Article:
U.S. business inventories (search) grew by more than expected in July and the previous month was revised higher, government data showed on Wednesday, delivering the strongest two-month performance in nearly five years.

The Commerce Department (search) said July business inventories climbed 0.9 percent to $1.247 trillion while sales rose 0.6 percent.

June inventories were also revised up, to a 1.1 percent increase from a previously reported 0.9 percent gain, to give a two-month advance of 2.0 percent. A Commerce Department official said this was the strongest since a matching increase in November and December 1999.

"Conditions are mixed across industries. But by and large, this is something that we had counted on — inventories, with production and jobs — to boost growth and it's coming through," said Steven Wieting, senior economist at Citigroup Global Markets.

June sales were revised to a 0.2 percent gain from an initially reported 0.1 percent advance.

Wall Street analysts polled by Reuters had forecast a 0.8 percent rise in July inventories.

Economists see rising inventories either as a sign of confidence in future demand or as a result of an unexpected decline in sales which has led to involuntary stock building.

Deciding which of these interpretations is the case is helped by a sense of whether stocks are lean by historical standards from looking at the inventories-to-sales ratio.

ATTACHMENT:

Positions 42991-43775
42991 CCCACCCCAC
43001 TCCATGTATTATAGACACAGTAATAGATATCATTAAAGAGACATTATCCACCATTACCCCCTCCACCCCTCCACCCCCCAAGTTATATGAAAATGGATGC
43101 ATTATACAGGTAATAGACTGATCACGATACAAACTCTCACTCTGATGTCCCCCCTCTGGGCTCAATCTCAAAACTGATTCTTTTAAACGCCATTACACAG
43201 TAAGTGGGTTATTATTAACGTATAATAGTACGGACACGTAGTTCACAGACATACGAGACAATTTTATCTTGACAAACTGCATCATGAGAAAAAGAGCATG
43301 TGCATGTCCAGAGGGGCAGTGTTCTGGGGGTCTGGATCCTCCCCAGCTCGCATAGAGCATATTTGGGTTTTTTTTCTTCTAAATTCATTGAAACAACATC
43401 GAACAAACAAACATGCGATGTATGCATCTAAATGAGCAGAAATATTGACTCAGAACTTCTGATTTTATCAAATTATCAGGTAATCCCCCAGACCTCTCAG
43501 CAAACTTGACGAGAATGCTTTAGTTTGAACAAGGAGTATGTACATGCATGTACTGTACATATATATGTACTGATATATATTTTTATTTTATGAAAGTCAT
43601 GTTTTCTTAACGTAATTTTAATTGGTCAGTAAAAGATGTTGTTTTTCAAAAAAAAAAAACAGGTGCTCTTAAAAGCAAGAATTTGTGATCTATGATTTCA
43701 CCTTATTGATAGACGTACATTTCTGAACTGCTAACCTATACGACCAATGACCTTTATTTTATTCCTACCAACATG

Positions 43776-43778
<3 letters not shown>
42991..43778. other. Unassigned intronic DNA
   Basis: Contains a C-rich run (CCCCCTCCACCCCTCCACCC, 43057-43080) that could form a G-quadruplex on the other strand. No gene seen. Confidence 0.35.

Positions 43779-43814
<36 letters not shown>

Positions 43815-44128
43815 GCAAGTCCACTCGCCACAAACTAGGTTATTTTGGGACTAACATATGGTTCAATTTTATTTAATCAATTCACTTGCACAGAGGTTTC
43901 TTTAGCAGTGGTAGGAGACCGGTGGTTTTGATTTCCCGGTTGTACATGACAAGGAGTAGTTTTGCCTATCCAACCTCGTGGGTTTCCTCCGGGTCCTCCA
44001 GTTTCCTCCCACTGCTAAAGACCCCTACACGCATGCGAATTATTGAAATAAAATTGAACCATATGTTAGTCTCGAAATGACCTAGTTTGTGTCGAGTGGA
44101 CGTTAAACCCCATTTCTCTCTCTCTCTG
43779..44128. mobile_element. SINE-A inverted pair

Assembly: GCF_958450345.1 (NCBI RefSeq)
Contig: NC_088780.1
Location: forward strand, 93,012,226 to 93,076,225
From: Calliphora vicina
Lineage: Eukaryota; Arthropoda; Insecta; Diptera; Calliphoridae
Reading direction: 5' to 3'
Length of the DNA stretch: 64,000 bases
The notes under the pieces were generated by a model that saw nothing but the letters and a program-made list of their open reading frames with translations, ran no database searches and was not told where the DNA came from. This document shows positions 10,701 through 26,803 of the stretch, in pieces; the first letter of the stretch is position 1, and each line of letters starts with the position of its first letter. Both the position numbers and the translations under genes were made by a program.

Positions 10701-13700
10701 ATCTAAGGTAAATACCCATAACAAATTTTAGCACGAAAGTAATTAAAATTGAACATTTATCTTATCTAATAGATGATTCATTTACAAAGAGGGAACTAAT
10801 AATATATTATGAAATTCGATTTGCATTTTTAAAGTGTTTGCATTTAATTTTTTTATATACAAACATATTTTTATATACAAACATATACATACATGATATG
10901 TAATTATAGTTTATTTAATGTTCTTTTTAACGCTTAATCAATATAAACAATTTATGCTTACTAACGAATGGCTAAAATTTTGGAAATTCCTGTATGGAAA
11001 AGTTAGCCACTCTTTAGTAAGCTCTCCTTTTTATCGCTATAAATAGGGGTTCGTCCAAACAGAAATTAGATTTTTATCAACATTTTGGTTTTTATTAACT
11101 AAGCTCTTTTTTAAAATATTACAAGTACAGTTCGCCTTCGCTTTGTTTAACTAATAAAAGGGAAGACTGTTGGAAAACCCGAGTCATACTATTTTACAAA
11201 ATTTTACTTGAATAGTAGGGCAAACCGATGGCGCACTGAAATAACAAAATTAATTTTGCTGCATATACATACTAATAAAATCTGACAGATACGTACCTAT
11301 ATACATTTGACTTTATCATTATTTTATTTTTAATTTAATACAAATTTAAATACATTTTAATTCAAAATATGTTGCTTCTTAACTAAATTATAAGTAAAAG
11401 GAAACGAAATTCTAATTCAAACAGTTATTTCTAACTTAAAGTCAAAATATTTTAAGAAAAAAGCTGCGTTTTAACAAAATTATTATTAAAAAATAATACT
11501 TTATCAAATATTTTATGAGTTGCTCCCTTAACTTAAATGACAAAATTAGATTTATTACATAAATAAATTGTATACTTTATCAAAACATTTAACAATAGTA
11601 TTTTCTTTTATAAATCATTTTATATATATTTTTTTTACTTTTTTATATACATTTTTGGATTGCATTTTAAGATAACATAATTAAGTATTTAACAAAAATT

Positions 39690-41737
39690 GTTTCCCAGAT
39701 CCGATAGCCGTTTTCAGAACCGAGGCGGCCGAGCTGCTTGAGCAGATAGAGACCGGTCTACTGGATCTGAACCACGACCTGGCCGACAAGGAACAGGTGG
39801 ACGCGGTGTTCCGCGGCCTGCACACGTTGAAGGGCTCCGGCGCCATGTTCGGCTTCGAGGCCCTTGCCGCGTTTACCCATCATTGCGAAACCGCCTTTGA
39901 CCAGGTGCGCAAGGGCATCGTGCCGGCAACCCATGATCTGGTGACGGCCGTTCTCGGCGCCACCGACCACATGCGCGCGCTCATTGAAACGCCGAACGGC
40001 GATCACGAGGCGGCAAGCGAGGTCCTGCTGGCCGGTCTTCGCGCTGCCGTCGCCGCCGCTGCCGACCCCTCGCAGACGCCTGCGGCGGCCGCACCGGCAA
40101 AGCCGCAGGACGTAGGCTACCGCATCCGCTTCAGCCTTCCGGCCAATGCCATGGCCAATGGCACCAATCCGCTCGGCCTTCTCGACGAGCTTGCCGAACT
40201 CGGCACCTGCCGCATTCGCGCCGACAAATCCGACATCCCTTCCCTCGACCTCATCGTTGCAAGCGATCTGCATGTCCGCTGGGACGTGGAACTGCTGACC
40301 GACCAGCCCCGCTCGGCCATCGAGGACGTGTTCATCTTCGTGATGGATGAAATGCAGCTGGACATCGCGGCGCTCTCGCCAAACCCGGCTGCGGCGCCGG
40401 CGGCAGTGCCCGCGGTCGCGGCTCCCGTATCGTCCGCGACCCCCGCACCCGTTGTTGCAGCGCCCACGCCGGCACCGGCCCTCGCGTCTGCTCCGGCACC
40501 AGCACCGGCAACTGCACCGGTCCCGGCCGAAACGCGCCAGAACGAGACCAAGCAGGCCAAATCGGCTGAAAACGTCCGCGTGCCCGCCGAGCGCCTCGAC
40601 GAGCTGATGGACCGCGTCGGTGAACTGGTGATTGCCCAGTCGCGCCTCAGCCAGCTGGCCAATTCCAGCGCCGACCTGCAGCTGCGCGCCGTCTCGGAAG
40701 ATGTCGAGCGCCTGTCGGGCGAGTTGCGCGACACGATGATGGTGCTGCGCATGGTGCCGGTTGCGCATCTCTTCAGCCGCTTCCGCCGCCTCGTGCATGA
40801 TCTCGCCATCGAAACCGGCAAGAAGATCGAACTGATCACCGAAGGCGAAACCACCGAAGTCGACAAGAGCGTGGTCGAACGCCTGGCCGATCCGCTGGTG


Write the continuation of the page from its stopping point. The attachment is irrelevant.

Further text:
This measure of the number of months it would take to deplete stocks at the current rate of sales advanced to 1.32 months from 1.31 months in June.

"You can see a mild increase in the inventory-to-sales ratio. So while some of the month-to-month change in inventories has been unintentional, overall you have got to think of the inventory build as intentional," Wieting said.

Also, business sales on a 12-month basis have risen by 9.9 percent while inventories gained 6.4 percent, in a further indication that restocking reflects healthy conditions.

At a more detailed level within the report, retail inventories rose 0.6 percent in July while retail sales gained 0.7 percent.

Inventories at motor vehicle and parts dealers climbed 1.8 percent as sales mounted 2.2 percent after shrinking 3.7 percent the previous month. The industry has struggled to maintain high sales while reducing buyer incentives.

Earlier this month, the Commerce Department said wholesale inventories (search) climbed 1.3 percent in July, thanks in large part to a record increase in stocks of petroleum products, while wholesale sales gained 0.5 percent.